Deadly Blessing

by on Apr.19, 2010, under Daily Review

An interesting film this, which showcases Wes Craven’s talents. He’d already had success with Hills Have Eyes and Last House but this is something different taking his style in a new direction, one which has been present with him throughout his 40 year career.

The story involves some shenanigans with a religious community, Amish types by the name Hittites who are convinced of a demon in the camp taking the form of a female. The son of the order is murdered, suspicion falls on his wife who invites two friends from the outside world to visit and console her in her time of grief. Bodies start stacking up with murder by a black gloved hand. The plot also, based loosely on ‘A Raisin in the Sun’ by Lorraine Hansberry.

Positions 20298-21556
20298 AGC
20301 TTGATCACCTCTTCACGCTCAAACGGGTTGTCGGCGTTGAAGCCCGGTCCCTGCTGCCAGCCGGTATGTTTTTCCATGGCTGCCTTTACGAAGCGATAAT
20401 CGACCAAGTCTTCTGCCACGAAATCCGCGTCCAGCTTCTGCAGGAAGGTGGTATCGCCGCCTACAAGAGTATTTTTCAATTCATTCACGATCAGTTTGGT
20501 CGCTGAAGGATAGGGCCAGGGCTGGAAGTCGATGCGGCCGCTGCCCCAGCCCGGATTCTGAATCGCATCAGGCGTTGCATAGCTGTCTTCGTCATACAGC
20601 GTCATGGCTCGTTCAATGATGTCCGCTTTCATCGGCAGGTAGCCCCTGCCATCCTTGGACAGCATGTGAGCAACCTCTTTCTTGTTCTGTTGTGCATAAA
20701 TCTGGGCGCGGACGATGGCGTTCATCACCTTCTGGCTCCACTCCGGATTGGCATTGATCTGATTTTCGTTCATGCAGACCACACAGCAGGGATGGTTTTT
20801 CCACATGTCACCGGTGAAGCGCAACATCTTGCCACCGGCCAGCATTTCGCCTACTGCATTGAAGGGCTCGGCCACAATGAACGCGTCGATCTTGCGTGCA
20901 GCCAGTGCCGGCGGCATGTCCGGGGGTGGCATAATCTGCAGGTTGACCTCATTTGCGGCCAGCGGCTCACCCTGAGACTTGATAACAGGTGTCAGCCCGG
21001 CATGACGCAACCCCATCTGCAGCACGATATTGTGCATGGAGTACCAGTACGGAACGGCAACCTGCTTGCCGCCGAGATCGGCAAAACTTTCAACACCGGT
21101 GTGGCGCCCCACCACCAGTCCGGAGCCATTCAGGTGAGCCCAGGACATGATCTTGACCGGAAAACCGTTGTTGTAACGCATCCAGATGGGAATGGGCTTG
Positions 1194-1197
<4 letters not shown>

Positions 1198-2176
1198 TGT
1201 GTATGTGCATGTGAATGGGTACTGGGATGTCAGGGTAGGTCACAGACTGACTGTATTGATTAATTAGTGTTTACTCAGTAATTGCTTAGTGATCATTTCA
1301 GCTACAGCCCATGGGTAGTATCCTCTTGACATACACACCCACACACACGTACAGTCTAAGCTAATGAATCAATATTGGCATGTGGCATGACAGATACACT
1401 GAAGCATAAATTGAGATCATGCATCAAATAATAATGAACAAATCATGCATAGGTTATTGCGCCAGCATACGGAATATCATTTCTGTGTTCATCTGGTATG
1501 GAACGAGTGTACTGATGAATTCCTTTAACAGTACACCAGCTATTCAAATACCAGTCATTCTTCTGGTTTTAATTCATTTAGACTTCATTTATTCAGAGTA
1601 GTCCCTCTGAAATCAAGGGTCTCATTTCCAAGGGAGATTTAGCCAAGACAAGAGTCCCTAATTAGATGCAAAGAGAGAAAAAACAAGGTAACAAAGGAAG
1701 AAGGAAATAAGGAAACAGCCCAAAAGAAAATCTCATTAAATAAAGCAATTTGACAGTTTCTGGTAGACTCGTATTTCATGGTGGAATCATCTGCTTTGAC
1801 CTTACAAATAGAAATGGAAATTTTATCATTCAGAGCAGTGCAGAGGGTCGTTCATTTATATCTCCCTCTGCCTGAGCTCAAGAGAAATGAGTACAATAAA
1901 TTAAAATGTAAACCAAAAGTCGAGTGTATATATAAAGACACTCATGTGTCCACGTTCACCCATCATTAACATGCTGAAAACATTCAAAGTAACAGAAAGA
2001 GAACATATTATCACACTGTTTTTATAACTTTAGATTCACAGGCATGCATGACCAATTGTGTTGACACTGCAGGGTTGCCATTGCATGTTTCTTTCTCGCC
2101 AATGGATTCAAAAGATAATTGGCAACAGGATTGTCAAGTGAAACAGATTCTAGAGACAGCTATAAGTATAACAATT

This has some really inspiring set sequences, later used in the Elm Street and Scream franchise. Female lead role, here played by Maren Jenson taking on a whole community with people either not taking her serious or ignoring the truth, who takes on the villain single handed which shows up in many forms. Chickens, demons, knife attacks, gun toting, spiders and snakes. It’s a real mixed bag of murder and intrigue. There are dream scenes which are stunningly good. One with a young Sharon Stone, held by hands around the head as she is forced to choke on a spider is dramatic stuff, beautifully filmed. Another scene has a bath sequence, later used in Elm Street, frame for frame.

Notable performances from a great cast include Susan Buckner, Ernest Borgnine and Michael Berryman. Sharon Stone shows some real promise. Maren Jenson is perfect in the lead, a fine talent. This is a great film, cheap on production, big on imagination and ambition. Odd ending though.

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